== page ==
Wetland salinity induces carry-over effects in the physical conditions of a long-distance migrant

Salinization is having a major impact on wetlands and its biota worldwide. Specifically, many migratory animals that rely on wetlands are increasingly exposed to elevated salinity on their nonbreeding grounds. Experimental evidence suggests that physiological challenges associated with increasing salinity may disrupt self-maintenance processes in these species. Nonetheless, the potential role of salinity as a driver of ecological carry-over effects remains unstudied. This study investigated...

Lifelong effects of trapping experience

Long-term monitoring of individually marked animals is usually required for reliable estimation of numerous life history parameters. However, capture, marking and manipulation can dramatically alter the animals' behaviour after capture, and thus affect subsequent recapture success. Here, a pied flycatcher population was used as an example to illustrate the sampling bias resulting from the repeated capture of free-ranging individuals.

Physiological mechanisms of adaptive developmental plasticity in Rana temporaria island populations

Adaptive plasticity is essential for many species to cope with environmental heterogeneity. In particular, developmental plasticity allows organisms with complex life cycles to adaptively adjust the timing of ontogenetic switch points. In this study, the physiological mechanisms underlying divergent degrees of developmental plasticity across Rana temporaria island populations inhabiting different types of pools in northern Sweden is investigated.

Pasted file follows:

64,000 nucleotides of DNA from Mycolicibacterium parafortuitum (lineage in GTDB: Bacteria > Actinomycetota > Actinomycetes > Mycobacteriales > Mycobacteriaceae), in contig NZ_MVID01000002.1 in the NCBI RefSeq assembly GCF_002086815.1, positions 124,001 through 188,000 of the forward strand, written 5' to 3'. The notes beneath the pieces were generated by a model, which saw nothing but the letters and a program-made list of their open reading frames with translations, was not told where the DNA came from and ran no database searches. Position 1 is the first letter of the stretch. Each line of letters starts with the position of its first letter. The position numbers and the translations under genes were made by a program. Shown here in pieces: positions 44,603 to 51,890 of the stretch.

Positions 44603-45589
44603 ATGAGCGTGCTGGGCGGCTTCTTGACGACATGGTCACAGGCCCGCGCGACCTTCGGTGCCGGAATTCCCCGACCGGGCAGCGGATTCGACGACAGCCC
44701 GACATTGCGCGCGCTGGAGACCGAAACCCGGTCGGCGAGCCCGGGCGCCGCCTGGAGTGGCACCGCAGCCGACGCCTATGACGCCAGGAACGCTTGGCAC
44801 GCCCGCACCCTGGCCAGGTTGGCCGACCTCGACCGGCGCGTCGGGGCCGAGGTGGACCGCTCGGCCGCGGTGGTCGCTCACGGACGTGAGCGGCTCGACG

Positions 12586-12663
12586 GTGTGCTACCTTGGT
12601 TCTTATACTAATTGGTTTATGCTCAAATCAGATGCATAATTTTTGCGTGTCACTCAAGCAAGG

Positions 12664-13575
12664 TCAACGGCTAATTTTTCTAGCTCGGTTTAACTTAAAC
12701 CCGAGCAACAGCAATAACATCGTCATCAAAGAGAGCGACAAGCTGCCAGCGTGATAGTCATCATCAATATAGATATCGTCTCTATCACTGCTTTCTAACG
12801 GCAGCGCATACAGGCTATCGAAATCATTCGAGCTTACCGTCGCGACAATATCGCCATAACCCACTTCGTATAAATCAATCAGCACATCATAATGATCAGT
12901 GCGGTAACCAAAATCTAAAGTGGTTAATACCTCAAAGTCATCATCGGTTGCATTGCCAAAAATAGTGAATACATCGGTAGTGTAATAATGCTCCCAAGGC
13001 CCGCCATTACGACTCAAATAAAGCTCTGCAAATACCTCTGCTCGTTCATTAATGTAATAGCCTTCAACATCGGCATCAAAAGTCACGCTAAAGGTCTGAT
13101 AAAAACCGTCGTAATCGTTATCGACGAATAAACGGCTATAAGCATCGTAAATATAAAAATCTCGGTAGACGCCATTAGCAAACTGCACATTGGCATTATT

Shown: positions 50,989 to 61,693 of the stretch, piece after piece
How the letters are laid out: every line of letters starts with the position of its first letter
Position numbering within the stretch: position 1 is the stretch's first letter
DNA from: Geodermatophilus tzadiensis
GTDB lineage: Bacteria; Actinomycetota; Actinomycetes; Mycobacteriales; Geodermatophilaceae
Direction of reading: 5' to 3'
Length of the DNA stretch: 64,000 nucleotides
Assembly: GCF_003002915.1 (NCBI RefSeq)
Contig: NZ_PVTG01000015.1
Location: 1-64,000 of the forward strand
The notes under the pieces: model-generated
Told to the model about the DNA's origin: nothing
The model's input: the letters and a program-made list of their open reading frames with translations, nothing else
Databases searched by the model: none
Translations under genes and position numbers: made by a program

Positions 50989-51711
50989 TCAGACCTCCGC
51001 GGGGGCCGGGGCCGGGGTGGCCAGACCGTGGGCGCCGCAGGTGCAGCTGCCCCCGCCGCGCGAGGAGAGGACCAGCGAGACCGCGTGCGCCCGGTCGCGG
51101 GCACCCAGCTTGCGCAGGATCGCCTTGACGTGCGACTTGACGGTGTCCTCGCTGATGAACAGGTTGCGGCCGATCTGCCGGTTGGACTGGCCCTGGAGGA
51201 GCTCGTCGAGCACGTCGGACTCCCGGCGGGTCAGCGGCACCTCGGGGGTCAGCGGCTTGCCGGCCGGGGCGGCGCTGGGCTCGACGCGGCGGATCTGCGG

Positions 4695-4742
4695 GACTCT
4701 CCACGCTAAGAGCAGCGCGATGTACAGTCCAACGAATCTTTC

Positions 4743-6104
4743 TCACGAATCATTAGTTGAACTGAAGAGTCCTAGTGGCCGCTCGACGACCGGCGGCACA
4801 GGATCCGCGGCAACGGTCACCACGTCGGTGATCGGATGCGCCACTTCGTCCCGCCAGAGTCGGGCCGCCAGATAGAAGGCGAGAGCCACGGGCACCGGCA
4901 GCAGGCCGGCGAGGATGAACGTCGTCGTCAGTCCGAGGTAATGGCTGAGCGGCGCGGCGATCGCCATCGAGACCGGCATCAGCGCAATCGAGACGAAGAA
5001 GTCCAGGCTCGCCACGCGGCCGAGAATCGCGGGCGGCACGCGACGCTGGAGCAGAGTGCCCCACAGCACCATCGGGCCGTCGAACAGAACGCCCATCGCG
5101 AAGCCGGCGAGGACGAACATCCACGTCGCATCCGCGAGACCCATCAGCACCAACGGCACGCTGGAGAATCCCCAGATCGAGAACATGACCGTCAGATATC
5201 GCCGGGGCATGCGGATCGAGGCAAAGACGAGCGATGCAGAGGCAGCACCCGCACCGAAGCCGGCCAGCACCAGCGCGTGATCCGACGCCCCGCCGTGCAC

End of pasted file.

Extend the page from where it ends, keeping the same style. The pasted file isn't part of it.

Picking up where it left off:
Reducing light-induced mortality of seabirds: High pressure sodium lights decrease the fatal attraction of shearwaters

The use of artificial light at night and its ecological consequences are increasing around the world. Light pollution can lead to massive mortality episodes for nocturnally active petrels, one of the most threatened avian groups. Some fledglings can be attracted or disoriented by artificial light on their first flights. Studies testing the effect of artificial light characteristics on attractiveness to seabirds have not provided conclusive results and there is some urgency as some endangered...

Complex plumage patterns can be produced only with the contribution of melanins

Birds exhibit an extraordinary diversity of plumage pigmentation patterns. It has been overlooked, however, that complex patterns can be produced only with the contribution of melanins because these are the only pigments under direct cellular control. This hypothesis was tested for the first time examining the plumage patterning of all species of extant birds. 32 % of species show complex plumage patterns, the vast majority (98 %) including the contribution of colors produced by melanins.